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A while back, I was having some issues with my Linksys Router. It was a WRT54GS v5. A perfectly good router back then, but whenever I connected to it with my shiny new Windows 7 laptop via Wi-Fi, my network connection slowed to a crawl.
I tried everything and changed all of the router settings, to no avail.
The real problem turned out to be a few settings in Windows 7 (long story), but I didn’t discover that before I had completely bricked my Linksys router.
The “bricking” event came after I’d contacted our team of authors, and one of the authors (who no longer writes for us anymore), suggested that I flash the “crappy” Linksys firmware with the free Tomato firmware.
What he failed to tell me – apparently assuming I was less of a Router-flashing amateur than I was – was that I should verify the compatibility of the router with the Tomato firmware.
Long story short – by the end of the night I had wiped my Router of all firmware and firmly bricked it. I couldn’t even ping it. According to all of the blogs and forums I read – it was as good as dead.
Unbricking a Bricked Linksys Router
After laying the router to rest in a box in the basement and buying a brand new, faster router, I forgot all about the old, “dead” Linksys router.
Recently, I wanted to build a sub-network on my home LAN. I remembered the bricked router and wondered if – years later – I could finally fix that thing. Worth a try, right?
After doing a bit of research, I discovered a variety of factory “reset” sequences that allegedly work with Linksys routers. Basically, hold down the reset button for 15 to 30 seconds (depending who you talk to), power off the router (while holding reset), then power back on and keep holding reset for 15 to 30 seconds. 30 seconds worked for me.
While the power light kept incessantly blinking (the sign of a bricked router), and while I couldn’t access it on 192.168.1.1 with my browser, I was surprised to see that my computer “saw” the router when I connected a network cable.
Better yet, I could actually ping it.
It seemed so odd to me that I could ping the router, but couldn’t get to the web-based emergency recovery screen that all of the blogs and forums mentioned should come up after a reset. I’d clearly done a real number on this thing.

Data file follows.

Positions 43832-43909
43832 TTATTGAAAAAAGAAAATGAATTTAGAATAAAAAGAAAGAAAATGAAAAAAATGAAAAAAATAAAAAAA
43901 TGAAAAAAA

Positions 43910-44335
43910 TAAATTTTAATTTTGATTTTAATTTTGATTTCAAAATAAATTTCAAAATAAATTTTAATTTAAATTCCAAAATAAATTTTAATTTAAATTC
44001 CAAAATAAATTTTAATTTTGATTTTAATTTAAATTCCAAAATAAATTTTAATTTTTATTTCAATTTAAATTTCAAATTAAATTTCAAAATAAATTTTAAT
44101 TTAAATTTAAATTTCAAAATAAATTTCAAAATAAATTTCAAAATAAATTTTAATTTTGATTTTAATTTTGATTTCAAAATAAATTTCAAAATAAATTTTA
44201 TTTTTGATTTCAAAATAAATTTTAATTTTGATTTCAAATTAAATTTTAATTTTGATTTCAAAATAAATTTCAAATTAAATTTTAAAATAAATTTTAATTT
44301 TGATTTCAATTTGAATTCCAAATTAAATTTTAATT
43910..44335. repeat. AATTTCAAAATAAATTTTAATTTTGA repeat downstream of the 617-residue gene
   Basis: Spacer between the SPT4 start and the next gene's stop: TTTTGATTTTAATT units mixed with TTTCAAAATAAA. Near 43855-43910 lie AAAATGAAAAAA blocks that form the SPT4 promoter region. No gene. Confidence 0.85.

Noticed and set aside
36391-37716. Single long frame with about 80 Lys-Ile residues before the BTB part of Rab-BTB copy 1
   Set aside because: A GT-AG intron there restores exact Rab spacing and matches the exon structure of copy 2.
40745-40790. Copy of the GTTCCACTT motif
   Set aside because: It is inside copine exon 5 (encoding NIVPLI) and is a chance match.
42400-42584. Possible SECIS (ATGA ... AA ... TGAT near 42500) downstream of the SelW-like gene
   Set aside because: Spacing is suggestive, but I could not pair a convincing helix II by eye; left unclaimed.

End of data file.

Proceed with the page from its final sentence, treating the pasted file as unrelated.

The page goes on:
So, I went out in search of a way to flash my Linksys with firmware without the need to use any web-based front end. Tomato firmware was out for my Linksys version. However, I discovered an awesome set of tools and instructions at DD-WRT. The first step is to go to that page and download the vxworks_prep_GS_v03.zip file. After unzipping the files, run the VxImgToolGUI.exe utility.
Make sure to click the right WRT54G version that you’re trying to unbrick. Type in the MAC address from the label under your router, and then save the file as My54gsImage.bin in the folder where you unzipped those files.
Now, here’s the problem. The DD-WRT instructions tell you to go to your router “webgui” screen and click on firmware upgrade and use the vxworks_prep_GS_v03.bin file. The problem – I can’t get any webgui.
The solution? A very, very cool tool called Firmware Upgrade Utility. Pick the latest version, download and install, then run the Utility.
This awesome little application upgrades the firmware via TFTP. According to the DD-WRT instructions for upgrading from a bad flash, you can just use the good LinkSys firmware image that you just created with the utility above, or the DD-WRT image file (included in the zip package you unpacked).
First, I tried using the Firmware Upgrade Utility to reinstall the Linksys Image bin. Just type your router IP (that you know you can ping), browse to the firmware file, and click “Send”.
You’ll see the progress bar as the utility transfers the new firmware to your sick router.
When it’s done, try rebooting it and see if you can get to the web management window by going to 192.168.1.1 with your browser.
At this point, I still couldn’t connect to the router with the browser, but I decided to forge ahead anyway. What could I lose – the router was already bricked, right? In the “Recover from a bad flash” instructions, the DD-WRT team says to follow the flash above with a flash of the 12548_NEWD_Micro.bin file included in the zip collection you extracted.
This time, instead of using the Firmware Upgrade Utility, I decided to use the TFTP command that the DD-WRT instructions mention. In this case, I opened a command prompt and typed:
“TFTP -i 192.168.1.1 PUT dd-wrt.v24-12548_NEWD_micro.bin”
After a quick file transfer screen, the following box opened up.
I typed in the router IP address for “Server”, no password, and browsed to the bin file mentioned above. I changed retry to 99 times, and clicked “Upgrade”.
After the transfer progress went through its routine, the status message finally said “Firmware was upgraded successfully!”
I was a bit in disbelief – did it really work? Was my long-bricked Linksys router finally brought back from the grave?
With great anticipation, I went once again to the browser window and typed: 192.168.1.1 – and saw this:
Let me just say, this was around 2 a.m. and I still jumped up out of my chair and shouted with joy. I had honestly started this little “unbricking” endeavor thinking that all odds were against me. But, when you’re dealing with nothing more than a paperweight, really – what do you have to lose?
Now that I see it’s really possible to dig your way out of a bricked Linksys router, I’m going to be tempted to gather up all of the “dead” Linksys routers my friends and family throw away, and then flash them with DD-WRT using the procedure above!
Have you ever bricked your router? Were you able to fix it, or did you give up and throw your router away? Share your own experiences in the comments section below.
Image Credits: Linksys Router via ShutterStock